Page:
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Small boat traffic

September 27, 2019 - News

Vic marine biologist and coastal geographer Lauren McWhinnie is now looking at how we can also reduce noise pollution from small vessel traffic on this population of whales.

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Small boat noise in the Salish Sea impacts whale health

June 7, 2019 - Ring

On World Ocean’s Day, marine biologist and coastal geographer Lauren McWhinnie is excited to be part of the festivities at Fisherman’s Wharf and supporting local organization SIMRES (Saturna Island Marine Research and Education Society); however, her purpose will be to raise awareness about small boat noise in the Salish Sea and its impact on the health of whales and in particular the endangered Southern Resident Killer Whales (SRKW).

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Rainforests of the ocean

March 12, 2019 - Ring

Kelp forests are a rich ecosystem critical to many species such as herring and salmon, but researchers know that kelp is decreasing in some areas of the Pacific Northwest. Detailed maps of kelp beds developed by the British Navy in the 19th century are helping modern scientists chart habitat change in coastal BC.

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Methane-snacking crabs suggest hedge against climate change

February 26, 2019 - Media release

Tanner crabs observed feasting at a bubbling methane seep on the deep seafloor in the northeast Pacific Ocean may be developing a way to adapt to climate change, says a marine ecologist from the University of Victoria whose work with Oregon-based researchers establishes for the first time that a commercially-harvested species is feeding on the energy source.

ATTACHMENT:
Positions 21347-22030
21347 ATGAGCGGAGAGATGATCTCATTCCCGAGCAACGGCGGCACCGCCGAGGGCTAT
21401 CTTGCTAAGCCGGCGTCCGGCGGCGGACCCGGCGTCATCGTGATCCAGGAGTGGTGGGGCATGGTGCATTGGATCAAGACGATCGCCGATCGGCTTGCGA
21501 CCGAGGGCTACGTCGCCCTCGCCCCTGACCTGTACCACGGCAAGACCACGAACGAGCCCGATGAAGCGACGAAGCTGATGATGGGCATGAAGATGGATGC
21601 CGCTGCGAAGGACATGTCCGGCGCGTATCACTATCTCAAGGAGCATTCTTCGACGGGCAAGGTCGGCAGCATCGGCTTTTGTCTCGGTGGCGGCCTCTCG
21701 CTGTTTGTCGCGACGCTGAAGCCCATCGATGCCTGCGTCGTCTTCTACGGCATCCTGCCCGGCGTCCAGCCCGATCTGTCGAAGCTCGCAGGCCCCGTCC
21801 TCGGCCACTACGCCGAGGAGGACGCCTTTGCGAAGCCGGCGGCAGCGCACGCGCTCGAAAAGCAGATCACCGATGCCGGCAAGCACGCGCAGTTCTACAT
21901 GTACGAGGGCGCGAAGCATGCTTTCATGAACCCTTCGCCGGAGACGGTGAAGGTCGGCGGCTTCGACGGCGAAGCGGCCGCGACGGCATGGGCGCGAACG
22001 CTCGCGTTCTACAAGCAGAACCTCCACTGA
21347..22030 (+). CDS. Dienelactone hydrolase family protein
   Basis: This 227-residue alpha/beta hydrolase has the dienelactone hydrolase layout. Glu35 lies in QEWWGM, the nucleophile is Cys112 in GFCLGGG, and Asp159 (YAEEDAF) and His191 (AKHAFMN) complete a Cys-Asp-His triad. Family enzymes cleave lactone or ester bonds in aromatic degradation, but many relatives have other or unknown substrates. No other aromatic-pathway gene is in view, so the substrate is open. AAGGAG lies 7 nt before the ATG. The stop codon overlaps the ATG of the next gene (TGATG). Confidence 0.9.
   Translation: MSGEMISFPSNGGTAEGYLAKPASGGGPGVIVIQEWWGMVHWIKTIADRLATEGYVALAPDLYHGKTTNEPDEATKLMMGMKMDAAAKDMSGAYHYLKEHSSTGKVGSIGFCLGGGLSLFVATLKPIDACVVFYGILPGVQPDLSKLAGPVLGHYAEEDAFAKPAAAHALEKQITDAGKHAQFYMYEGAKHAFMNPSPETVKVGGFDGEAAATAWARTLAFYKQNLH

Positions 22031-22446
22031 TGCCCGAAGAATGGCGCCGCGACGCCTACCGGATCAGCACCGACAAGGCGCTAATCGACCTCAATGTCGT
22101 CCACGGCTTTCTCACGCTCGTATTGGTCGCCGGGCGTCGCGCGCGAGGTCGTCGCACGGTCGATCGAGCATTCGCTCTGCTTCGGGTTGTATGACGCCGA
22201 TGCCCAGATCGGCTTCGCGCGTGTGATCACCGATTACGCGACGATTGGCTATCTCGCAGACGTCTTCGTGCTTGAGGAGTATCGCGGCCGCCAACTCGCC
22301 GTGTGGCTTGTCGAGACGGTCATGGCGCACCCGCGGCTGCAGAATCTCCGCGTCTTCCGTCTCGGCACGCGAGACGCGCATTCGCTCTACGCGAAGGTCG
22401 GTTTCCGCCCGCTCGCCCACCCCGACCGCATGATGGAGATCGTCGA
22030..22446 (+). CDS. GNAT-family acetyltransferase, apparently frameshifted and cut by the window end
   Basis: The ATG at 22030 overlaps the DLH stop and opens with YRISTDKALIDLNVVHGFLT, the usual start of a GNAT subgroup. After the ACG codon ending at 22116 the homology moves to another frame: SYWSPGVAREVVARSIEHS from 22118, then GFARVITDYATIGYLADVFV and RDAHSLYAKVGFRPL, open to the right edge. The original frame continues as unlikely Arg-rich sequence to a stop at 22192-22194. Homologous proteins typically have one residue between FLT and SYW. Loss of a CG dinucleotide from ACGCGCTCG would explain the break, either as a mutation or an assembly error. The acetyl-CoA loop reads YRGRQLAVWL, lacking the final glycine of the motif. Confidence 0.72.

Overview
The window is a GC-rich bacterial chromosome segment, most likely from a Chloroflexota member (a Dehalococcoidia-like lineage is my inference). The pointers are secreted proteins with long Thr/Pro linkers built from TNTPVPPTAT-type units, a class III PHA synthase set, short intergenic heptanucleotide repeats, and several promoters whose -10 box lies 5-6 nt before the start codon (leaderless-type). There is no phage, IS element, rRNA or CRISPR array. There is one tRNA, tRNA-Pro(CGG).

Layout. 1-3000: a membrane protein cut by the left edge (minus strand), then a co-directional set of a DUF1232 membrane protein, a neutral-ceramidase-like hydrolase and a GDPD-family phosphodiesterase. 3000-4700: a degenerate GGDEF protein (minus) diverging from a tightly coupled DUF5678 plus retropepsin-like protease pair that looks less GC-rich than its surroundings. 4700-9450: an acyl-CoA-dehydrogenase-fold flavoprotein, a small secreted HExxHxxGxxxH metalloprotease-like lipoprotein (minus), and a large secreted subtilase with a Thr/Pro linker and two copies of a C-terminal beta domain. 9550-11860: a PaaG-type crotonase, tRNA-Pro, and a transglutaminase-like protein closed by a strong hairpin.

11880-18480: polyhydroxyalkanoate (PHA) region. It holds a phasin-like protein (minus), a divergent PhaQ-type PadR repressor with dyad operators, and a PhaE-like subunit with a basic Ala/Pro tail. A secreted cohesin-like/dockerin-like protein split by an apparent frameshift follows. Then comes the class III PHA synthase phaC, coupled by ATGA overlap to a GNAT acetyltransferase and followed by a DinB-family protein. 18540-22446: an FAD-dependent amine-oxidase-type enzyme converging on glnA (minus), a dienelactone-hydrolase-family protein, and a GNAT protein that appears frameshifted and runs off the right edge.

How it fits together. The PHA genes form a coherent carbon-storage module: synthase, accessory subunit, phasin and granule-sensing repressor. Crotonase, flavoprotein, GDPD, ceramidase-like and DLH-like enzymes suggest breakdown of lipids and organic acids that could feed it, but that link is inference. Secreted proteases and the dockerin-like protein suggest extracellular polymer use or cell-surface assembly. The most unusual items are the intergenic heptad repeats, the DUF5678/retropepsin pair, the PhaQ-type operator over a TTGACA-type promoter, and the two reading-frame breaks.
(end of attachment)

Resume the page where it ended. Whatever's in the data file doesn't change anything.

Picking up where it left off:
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Salmon at stake

June 22, 2018 - News

While many factors have contributed to the dwindling numbers of salmon—historic overfishing, warming ocean temperatures, reduced river levels, hatchery competition, freshwater habitat destruction, and disease—it's difficult to pin down the most significant causes. UVic research Francis Juanes believes that many causes of salmon mortality occur early in life.

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Coastal connections

February 25, 2018 - News

Since 2014, UVic's Ocean Networks Canada has been installing smaller community observatories on Vancouver Island, along the BC coast and in the Arctic, partnering with First Nations and coastal communities to measure ship traffic, weather, underwater acoustics and more.

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Collaborative work with Central Coast First Nations applicable elsewhere in BC and the world

December 14, 2017 - Ring

The Central Coast Indigenous Resource Alliance partnered with UVic conservation scientist Natalie Ban and colleagues on two recent publications on the status of two marine species. By interviewing Indigenous fishers, Ban and collaborators were able to fill in data gaps, with implications for research applicable to BC and elsewhere in the world.

Read more: Collaborative work with Central Coast First Nations applicable elsewhere in BC and the world